As T. Ryan Gregory recently pointed out in his paper “Evolution as Fact, Theory, and Path,” it is a shame that the English language is so impoverished as to cause the concept of evolution to be so controversial. Within the evolutionary lexicon, “theory,” “saltation,” ” macroevolution,” “direction,” “purpose,” and “design” are among the words that unfortunately seem to conflate rather than enlighten as far as the general public is concerned, and now Ken Miller (of Finding Darwin’s God fame) wants to take back “design” for evolution. I don’t have a good feeling about this one…
As John Wilkins points out, speaking about evolution in terms of “design” goes back to William Paley, at least, and the book Natural Theology strongly influenced Darwin (and his intellectual successors in turn). Presently the term is anathema when speaking about evolution (and rightly so), but intelligent design proponents have successfully used terms that infer a purpose in nature to woo those who are already open to the idea because of their faith.
Based upon the quotes in the article, Miller wishes to speak of design by evolution, but I think this move unnecessarily muddies the issue. The term design infers purpose and some degree of forethought (“What is this being designed ‘for’?”) that evolutionary biologists have worked so hard to kick out of science. Speaking of design in evolution, then, might end up being a short term gain (you get more attention from the faithful) but a long-term loss (the terminology creates more misunderstanding). In fact, the tactic makes me think of one of my main issues with framing; it seems too close to “spin,” being an attempt to get people to agree with rather than understand a particular concept. Miller delivered his presentation yesterday and I have no idea how it was received, but I’d be interested to read the reactions of those present for it.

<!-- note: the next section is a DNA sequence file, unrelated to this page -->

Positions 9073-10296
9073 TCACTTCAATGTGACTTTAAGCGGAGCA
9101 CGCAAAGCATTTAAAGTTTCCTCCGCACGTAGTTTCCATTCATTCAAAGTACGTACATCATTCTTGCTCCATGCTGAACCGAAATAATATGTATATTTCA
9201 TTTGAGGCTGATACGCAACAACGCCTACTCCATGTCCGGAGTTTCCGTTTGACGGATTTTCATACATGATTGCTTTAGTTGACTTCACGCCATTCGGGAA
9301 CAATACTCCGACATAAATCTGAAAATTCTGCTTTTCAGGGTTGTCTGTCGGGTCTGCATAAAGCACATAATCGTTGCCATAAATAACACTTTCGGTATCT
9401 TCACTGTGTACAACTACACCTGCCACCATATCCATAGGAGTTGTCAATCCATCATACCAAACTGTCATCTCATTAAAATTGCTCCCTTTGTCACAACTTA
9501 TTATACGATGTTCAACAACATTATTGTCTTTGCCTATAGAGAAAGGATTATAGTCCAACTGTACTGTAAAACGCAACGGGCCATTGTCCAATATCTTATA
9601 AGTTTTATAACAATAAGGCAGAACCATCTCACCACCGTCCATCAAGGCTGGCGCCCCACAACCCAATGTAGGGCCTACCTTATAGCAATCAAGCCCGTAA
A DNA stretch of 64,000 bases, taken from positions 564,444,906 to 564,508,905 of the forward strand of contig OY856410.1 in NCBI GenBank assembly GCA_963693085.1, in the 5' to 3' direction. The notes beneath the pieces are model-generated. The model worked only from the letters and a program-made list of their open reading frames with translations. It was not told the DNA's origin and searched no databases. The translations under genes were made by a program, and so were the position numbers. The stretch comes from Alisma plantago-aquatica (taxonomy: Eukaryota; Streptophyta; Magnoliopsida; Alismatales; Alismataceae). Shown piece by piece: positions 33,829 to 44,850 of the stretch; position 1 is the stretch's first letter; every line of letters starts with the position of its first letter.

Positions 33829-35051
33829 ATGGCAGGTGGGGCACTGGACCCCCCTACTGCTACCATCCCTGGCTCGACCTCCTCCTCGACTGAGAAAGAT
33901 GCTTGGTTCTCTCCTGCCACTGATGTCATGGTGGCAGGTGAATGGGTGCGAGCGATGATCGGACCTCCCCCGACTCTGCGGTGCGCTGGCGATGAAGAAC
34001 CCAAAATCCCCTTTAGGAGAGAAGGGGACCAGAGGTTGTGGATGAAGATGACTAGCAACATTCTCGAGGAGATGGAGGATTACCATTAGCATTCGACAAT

As an aside, Miller has a new book coming out called Only a Theory this coming June, and Richard Dawkins has reportedly just signed a $3.5 million deal for a forthcoming book about evolution called (drumroll please….) Only a Theory?. I won’t say which I think will be better, but I do appreciate the incredulous question mark at the end of Dawkins’ title that provides the proper perspective about evolution as fact & theory. There will be nearly a year separating the two books, but with the
150th 200th anniversary of Darwin’s birth coming up next year (thanks for the correction! what a stupid mistake…) I’m sure there will be a glut of titles about evolution and the famous naturalist over the next year.